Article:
Spring is upon us! Agriculture producers and landowners are finalizing decisions and actions for this year’s planting season. Most of the decisions involving expensive inputs, such as seed, fertilizers, and herbicides, are usually made using economic considerations. However, some application methods, timing of operations, and other land preparation decisions tend to be done based on farm traditions, resistance to change, and bad advice.
As stated repeatedly in this column, I realize change is hard. Many producers are more than willing to change the variety of corn hybrid they plant from year to year but are unwilling to change how they plant it. Herbicides that are widely used change completely every few years as a new and improved system is released, yet many producers have been doing the same tillage operations and timing for nearly their whole farming career. Unnecessary tillage continues to degrade water quality and soil health.
The science of soil health, which is defined as the continued capacity of the soil to function as a vital living ecosystem that sustains plants, animals, and humans, has become the primary focus of those working in conservation. The Natural Resource Conservation Service (NRCS) led the way in the adoption of this terminology and promotes it through educational programs. Soil health practices support the goals that conservationists have always strived for – less soil erosion, better water quality, improved wildlife habitat, and reduced water quantity leaving the landscape. It also gives the soil greater resiliency to overcome increased weather volatility. Stated simply, soil health practices include reduction or elimination of tillage, the use of cover crops, and the resulting reduced need for supplemental nutrients.
In the past few weeks, commissioners contacted Iowa legislators in support of HF 801, Soil Health and Soil and Water Conservation Policy. This policy incorporates soil health language into the Iowa Code section that governs conservation districts. There has been a drive by federal agencies to better align national program goals and funding with modern language. Surprisingly, there has been some resistance from the major producer and commodity groups, based mostly on a lack of understanding of the science. Encourage commodity groups with whom you are associated to do some research and get on board with soil health.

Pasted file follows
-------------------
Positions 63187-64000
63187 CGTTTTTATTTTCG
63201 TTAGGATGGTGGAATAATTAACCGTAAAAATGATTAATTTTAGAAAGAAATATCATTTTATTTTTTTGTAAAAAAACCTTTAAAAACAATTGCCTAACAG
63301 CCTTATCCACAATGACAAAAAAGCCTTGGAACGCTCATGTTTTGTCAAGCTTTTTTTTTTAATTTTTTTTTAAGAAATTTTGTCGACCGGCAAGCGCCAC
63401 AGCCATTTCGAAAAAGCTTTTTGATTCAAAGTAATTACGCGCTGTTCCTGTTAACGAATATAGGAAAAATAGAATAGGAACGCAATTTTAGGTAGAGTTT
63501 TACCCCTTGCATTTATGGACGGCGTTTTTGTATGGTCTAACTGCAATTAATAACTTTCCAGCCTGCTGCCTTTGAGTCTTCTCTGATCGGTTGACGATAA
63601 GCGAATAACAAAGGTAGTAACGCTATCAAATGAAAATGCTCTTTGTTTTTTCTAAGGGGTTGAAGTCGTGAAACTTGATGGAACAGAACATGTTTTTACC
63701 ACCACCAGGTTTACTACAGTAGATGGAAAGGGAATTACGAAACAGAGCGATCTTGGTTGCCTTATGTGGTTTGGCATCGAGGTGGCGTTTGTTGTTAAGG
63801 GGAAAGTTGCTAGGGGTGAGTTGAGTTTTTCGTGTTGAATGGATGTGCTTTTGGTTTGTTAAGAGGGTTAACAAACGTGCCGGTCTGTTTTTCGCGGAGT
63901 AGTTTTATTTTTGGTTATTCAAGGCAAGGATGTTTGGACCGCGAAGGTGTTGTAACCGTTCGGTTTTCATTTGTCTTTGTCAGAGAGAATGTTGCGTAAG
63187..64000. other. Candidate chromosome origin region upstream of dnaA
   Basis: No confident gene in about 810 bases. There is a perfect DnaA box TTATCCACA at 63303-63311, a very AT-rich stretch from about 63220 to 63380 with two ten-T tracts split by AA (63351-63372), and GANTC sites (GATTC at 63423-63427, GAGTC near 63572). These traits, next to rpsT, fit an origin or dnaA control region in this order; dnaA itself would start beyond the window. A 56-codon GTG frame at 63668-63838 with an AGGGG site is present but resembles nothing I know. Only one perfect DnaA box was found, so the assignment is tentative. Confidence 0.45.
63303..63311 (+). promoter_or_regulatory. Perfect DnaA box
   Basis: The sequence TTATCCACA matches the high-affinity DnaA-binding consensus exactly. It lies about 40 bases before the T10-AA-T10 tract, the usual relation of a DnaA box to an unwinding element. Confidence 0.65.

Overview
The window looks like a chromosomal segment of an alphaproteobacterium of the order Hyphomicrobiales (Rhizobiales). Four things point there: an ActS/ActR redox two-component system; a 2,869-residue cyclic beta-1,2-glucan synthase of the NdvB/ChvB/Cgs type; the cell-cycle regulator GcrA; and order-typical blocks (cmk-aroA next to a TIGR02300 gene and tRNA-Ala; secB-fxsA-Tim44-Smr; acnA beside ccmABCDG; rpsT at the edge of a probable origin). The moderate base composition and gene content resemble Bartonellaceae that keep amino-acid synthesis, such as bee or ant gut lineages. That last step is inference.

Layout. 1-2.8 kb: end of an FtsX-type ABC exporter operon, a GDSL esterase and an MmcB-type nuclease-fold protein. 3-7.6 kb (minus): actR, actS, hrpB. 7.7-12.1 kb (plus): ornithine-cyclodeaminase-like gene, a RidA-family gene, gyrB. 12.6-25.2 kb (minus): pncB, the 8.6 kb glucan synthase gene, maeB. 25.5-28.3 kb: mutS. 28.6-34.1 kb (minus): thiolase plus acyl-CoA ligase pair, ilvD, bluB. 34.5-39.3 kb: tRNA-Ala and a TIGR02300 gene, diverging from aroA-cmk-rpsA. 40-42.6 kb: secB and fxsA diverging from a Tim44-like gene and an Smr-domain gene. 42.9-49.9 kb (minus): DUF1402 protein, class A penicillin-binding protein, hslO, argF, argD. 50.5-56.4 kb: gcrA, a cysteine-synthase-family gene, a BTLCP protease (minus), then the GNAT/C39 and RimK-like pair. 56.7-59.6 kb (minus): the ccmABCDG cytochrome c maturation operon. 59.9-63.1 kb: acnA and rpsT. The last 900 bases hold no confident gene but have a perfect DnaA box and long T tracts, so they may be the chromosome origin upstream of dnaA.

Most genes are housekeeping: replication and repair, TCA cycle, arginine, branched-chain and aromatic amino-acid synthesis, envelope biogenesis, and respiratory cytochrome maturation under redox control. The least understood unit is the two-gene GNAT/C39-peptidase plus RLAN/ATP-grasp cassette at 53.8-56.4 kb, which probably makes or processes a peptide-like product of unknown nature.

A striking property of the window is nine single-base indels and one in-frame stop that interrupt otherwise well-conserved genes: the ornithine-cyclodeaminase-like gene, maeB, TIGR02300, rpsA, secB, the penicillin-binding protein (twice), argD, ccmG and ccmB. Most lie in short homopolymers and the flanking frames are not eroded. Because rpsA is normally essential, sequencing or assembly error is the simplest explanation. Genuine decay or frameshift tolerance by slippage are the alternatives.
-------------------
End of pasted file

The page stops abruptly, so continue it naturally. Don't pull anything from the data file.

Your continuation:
Commissioners have also visited with Iowa’s congressional delegation to encourage continued support for longstanding conservation programs, such as CRP and CSP, that will be important with the new administration’s emphasis on carbon reduction and mitigating climate change. The locally led, voluntary, incentive based model administered through your local SWCD/NRCS offices needs to be supported as a source of the technical assistance that landowners and producers will need to take advantage of new incentives.
In an effort to provide current information about existing and new conservation programs to landowners and producers, the Cerro Gordo Soil and Water Conservation District is developing an email list of individuals interested in receiving this information. To be included on this email, contact Marcia at the Cerro Gordo Soil and Water District office at Marcia.Mork@ia.nacdnet.net.
Dennis Carney is a Cerro Gordo Soil and Water District commissioner. The local office can be found at 1415 S. Monroe, Mason City. Online: cerrogordoswcd.org.